Speaking of the seafood, every morning the fishermen come to sell their wares to the local restaurants along the strip, and in the evening the restaurants lay out their bounty for you to choose before they cook them up to your liking. I had prawns the size of small children, I kid you not! SO DELICIOUS :)

Unfortunately Neet's motorbike burn has prevented her from enjoying the swimming here in Kovalam but she is loving it all the same. I on the other hand have taken to the "point break" lifestyle, living for the ocean daily. All I have to worry about here is what time to go swimming, what time to nap, what time to eat amazing seafood and what time to grab a beer while I sit with Neet on our patio listening to the sounds of the waves and watching the mesmerising monotony of the lighthouse. It's something else here, I can tell you. If you ever come to India for a break, this is the place to come.


This blog update will be pretty short because honestly, nothing much happened. We just chilled and ate great food, swam in the ocean and took strolls along the beach every day. That is what Kovalam is all about, and we loved it to death :)


After Kovalam, we took the bus to Calicut enroute to the Ooty hills of Tamil Nadu. Ooty was fantastic and Neet will hopefully have something up soon from there.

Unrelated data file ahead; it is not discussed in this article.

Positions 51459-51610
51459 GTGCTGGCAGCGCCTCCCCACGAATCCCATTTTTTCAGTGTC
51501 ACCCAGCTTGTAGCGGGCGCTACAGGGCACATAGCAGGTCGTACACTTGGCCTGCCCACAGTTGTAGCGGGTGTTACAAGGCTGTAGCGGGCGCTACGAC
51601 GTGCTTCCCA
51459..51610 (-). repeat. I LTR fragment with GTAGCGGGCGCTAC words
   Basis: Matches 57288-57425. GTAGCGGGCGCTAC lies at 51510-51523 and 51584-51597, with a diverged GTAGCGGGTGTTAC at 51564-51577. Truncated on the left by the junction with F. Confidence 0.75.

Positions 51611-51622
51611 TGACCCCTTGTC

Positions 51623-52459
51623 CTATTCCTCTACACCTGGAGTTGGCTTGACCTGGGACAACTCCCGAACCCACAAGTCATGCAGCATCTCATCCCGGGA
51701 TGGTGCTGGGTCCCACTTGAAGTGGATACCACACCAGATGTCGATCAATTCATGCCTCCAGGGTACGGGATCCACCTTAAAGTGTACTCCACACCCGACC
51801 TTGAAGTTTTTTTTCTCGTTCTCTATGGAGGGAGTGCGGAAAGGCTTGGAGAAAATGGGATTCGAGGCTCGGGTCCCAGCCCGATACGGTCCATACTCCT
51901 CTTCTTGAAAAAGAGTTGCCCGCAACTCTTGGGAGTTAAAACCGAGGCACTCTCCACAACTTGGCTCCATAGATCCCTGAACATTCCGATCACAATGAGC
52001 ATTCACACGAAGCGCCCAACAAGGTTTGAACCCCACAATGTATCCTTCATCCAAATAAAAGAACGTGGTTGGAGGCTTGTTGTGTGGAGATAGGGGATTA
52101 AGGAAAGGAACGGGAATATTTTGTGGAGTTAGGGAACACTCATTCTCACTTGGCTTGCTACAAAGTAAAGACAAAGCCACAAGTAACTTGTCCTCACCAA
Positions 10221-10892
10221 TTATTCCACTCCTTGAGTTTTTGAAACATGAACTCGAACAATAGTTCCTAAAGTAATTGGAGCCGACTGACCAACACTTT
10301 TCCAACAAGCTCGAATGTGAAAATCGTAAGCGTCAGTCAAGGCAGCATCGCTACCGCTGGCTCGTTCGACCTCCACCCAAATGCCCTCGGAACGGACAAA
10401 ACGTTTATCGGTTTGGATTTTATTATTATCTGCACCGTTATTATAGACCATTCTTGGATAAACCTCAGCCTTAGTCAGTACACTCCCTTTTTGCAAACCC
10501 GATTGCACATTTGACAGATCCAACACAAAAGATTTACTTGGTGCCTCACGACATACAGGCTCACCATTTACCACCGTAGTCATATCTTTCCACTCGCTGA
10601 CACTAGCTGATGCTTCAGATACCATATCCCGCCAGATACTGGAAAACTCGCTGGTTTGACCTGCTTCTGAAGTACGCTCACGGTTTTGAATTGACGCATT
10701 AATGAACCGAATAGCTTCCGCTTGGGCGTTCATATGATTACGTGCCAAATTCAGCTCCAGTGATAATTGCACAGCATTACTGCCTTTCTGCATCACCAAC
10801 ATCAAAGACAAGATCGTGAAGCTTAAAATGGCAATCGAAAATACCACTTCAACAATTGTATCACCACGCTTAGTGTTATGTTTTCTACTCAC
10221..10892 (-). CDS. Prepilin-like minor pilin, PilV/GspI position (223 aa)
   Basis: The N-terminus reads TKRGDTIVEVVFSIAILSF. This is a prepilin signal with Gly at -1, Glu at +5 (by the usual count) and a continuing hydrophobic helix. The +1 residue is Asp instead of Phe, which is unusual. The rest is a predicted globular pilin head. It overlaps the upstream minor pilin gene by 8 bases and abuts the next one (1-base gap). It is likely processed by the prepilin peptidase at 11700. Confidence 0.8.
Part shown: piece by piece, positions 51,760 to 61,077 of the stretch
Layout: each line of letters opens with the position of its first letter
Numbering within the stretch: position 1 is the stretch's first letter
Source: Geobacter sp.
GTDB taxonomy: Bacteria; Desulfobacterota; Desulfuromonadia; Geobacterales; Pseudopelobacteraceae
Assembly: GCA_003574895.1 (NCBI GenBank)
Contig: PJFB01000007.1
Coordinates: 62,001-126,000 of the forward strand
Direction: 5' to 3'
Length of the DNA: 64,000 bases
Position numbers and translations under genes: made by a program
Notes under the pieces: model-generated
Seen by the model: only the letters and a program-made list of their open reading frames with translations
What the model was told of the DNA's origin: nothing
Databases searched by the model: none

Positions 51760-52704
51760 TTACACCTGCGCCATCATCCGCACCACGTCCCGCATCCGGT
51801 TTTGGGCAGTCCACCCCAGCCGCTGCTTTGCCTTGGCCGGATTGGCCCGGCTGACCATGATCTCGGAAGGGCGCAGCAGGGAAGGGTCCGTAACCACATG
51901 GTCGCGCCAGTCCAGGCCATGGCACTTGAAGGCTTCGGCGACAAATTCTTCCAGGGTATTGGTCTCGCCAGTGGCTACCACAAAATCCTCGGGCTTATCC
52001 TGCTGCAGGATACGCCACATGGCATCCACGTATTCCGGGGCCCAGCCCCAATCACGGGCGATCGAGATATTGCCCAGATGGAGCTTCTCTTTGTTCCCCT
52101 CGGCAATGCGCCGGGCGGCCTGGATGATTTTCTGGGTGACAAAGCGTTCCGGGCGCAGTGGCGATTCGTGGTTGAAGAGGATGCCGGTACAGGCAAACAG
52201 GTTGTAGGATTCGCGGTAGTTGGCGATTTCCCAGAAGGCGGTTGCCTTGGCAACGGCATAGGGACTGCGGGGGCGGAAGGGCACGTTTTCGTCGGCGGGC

See you soon guys, PEACE :) !!!


Posted by Gavness 04:07 Archived in India Tagged events Comments (0)

From North to South....Welcome to Kerala.

First stop, Kochin and Allepey... Crows and goats, fish and boats.

32 °C

So we arrive in Kerala the next morning exhausted from the shenanigans from the night before. We book ourselves into the Old Harbour Hotel in Fort Cochin and head down in a taxi. I am exhausted and sleep most of the way, Gav is quite excited and manages to stay awake and take some pics. We get to our hotel and it is exactly what we need, nice and clean with super friendly staff. We get showered and head for a much needed breakfast...our first brekkie dosas in Kerala!! Sad I know but I am so excited to be having the staple south Indian brekkie in south India.


The heat in Kerala is totally different to the dry heat up north, down here is a dampness which makes for high humidity. The minute that Gav and I step out from the comfort of our ACed room we start feeling sticky and uncomfortable. Within 5 to 10 minutes we are covered in sweat and our clothes start sticking. The dampness along with daily thunderstorms means the mosquitoes are out in force.